Maybe Bush has the equation sort of right but is working backwards. Maybe history went the other way: people meet Christ = nations with freedom of religion = freedom = democracy. So could it work the other way around? After all, Afghanistan, Iraq and Palestine are all experiencing free elections. Free elections always seem to be the beginning of democracy. Wouldn't a democratic Afghanistan, Iraq and Palestine stabilize the Middle East?

Though I really struggle with the war, I am excited about the possibility of women having rights in places like Afghanistan. I am excited about the opportunity for churches to be planted in Iraq. I am excited about Palestinians being provided for by their own government rather than depending on the handouts from Israel.

But am I allowed to oppose war and then celebrate the results of war? Is that not hypocritical? Real freedom isn't brought about by force. But force sure seems to open the door for it. We saw this truth in play during WWII when the Jews were liberated from Nazi prison camps. And it seems like we are seeing it again in our time. I wonder what Bonhoeffer would have to say today if he were an Iraqi or an Afghani.

Friday, January 07, 2005 Jesus name, Amen.

I know some wives who have decided to hyphenate their last name. This is done in the name of equality. Though I understand the purpose, I was thinking about it in a new light today at Starbucks.

After many generations of male dominance and oppression, women these days want some justice. And I say more power to them. When I read Ephesians I don't see a hierarchy where the male dominates and the woman is subservient. I see in place and upside-down hierarchy. I see a backwards sort of equality where its not that the wife and husband have the same "rights," but rather that they both decided to give up their rights to each other and to Christ. Two become one. Mutual submission takes two individuals and creates a unified community of love.

So wouldn't it make sense to hyphenate the last names? If the submission is indeed mutual, who came up with this crazy idea of the wife losing her last name and replacing it with the husband's? It must have come from some Paleolithic caveman who was used to dragging his woman around by her long, tangled braids of hair.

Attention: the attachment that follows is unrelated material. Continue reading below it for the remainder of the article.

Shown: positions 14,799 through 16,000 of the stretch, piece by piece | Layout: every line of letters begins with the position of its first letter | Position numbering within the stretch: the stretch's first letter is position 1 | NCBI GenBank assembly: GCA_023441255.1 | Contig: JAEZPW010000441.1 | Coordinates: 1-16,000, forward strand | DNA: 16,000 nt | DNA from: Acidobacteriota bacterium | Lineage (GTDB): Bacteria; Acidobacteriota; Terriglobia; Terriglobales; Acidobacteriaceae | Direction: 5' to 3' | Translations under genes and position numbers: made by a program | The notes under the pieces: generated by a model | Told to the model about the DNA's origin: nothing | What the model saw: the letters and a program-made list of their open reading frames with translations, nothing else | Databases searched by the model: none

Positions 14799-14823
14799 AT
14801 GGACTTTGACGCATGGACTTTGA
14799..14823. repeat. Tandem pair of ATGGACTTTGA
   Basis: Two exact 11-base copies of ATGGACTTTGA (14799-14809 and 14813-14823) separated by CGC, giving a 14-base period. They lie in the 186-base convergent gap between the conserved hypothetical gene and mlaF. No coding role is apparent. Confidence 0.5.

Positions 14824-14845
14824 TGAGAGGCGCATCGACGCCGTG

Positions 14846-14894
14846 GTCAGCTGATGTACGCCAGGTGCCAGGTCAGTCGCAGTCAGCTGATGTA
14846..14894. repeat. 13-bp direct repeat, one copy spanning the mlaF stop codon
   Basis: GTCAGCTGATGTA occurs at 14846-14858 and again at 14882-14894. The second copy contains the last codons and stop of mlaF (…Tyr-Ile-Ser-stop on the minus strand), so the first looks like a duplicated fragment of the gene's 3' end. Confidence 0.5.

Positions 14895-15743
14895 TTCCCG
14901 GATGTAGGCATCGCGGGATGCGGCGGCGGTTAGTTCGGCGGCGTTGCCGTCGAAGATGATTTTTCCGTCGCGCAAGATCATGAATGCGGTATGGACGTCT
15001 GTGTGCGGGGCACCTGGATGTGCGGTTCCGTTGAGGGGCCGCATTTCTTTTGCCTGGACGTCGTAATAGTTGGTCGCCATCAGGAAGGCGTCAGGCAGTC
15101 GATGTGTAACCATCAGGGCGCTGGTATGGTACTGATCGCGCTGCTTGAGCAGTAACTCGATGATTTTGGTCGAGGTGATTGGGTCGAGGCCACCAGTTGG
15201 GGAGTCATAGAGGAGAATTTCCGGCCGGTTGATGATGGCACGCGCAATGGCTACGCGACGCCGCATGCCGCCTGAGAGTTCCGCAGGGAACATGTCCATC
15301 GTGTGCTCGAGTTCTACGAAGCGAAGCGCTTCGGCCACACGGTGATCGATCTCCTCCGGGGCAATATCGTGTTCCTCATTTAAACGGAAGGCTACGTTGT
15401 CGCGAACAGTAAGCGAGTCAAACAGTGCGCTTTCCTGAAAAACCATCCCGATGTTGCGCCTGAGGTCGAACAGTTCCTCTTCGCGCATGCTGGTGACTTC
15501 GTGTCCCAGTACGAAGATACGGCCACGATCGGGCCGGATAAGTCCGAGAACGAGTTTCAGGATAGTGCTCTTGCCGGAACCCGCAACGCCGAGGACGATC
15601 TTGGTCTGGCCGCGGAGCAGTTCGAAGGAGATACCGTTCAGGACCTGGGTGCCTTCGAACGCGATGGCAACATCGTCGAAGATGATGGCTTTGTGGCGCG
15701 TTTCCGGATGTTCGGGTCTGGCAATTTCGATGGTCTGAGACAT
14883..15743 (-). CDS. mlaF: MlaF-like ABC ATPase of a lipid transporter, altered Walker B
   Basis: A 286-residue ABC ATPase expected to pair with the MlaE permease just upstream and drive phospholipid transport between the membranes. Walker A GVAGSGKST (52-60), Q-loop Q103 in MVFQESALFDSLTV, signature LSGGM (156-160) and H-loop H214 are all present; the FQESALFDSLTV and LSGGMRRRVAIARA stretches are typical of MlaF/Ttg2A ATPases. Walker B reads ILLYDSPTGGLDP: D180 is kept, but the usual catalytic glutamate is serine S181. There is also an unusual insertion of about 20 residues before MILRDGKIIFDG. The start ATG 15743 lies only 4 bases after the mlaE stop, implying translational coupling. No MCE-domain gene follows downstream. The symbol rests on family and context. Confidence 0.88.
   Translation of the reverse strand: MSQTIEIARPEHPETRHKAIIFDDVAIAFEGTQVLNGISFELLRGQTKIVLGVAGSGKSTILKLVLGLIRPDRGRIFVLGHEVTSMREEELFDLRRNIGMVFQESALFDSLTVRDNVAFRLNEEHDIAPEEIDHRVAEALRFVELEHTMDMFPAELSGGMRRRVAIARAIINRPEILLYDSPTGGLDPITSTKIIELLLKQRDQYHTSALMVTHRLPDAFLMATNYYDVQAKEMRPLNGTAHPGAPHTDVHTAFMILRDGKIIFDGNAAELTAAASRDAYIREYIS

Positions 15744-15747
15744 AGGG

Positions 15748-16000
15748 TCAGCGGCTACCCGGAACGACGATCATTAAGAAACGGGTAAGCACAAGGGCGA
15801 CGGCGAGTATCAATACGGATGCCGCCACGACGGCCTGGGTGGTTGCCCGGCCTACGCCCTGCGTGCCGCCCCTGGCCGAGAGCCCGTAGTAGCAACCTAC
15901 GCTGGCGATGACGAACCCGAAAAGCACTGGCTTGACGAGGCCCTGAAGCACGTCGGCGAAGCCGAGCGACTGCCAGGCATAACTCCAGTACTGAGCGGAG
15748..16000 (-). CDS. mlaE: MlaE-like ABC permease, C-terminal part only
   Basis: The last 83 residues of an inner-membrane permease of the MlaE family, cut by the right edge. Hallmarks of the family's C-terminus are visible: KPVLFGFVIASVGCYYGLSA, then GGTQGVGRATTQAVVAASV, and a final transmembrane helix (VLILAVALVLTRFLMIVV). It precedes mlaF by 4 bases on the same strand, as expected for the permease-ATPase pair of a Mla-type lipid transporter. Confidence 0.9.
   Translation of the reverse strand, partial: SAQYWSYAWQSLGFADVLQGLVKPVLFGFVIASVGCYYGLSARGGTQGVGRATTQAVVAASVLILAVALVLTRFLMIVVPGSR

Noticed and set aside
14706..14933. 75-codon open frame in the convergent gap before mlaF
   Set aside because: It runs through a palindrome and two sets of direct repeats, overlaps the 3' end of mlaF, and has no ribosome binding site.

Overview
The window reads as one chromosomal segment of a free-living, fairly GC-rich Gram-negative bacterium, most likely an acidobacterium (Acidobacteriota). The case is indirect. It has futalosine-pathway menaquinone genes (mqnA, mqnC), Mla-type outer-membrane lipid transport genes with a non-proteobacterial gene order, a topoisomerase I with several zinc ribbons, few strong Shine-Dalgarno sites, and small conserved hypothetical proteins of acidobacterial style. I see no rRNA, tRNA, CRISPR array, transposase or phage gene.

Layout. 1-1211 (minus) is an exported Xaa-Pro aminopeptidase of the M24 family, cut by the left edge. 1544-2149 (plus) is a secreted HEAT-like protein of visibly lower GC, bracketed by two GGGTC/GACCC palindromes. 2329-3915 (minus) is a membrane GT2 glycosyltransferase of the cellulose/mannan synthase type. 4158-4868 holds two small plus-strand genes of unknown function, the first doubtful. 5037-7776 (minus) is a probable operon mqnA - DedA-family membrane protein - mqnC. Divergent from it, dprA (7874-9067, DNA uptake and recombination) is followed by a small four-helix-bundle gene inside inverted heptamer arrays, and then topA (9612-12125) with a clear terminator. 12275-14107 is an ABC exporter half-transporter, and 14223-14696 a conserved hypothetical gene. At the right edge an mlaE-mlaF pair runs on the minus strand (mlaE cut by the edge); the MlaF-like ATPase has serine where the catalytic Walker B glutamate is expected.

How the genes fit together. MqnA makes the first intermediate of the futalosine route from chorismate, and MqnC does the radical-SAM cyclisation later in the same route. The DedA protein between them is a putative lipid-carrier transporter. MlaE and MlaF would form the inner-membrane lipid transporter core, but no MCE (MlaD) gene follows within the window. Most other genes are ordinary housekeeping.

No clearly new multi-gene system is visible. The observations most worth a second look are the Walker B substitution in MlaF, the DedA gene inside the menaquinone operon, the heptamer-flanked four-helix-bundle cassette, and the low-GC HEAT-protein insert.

Donald Miller in his new book, "Searching for God knows what" helped me see this "changing of names" in a new light. He goes on in the last chapter of his book about how the balcony scene between Romeo and Juliet is a great metaphor for Christ and the church. Romeo is challenged to give up his name and identification as a Montague as Juliet promises to give up her name and identification as a Capulet. For more details into this interesting Shakespearian insight, read the book.

The point is that they both had to shed their old identity in order to fully and truly love each other. Miller points out that this is how it is with Christ and the church. We followers of Christ must shed our old identity in order to be identified with Christ. We must die with him so that we might also be raised with him.

Then the idea of a wife taking the name of her husband became beautiful for me. Just as the church sheds her old identity to become one with Christ, so the wife becomes a wonderful picture of this in marriage. She so loves her husband that she longs to be identified not by her own name, but by his. She sheds her name and receives his.

What lovely submission. What humble grace. What an amazing picture of how we should be toward Christ. And what an amazing challenge to husbands. Our wives decide to be identified with us, with our name, with our family heritage and tradition. How much more should we be willing to be like Christ. How much more does her humility demand submission and sacrifice from us. Just as Christ demonstrated for his bride, the church.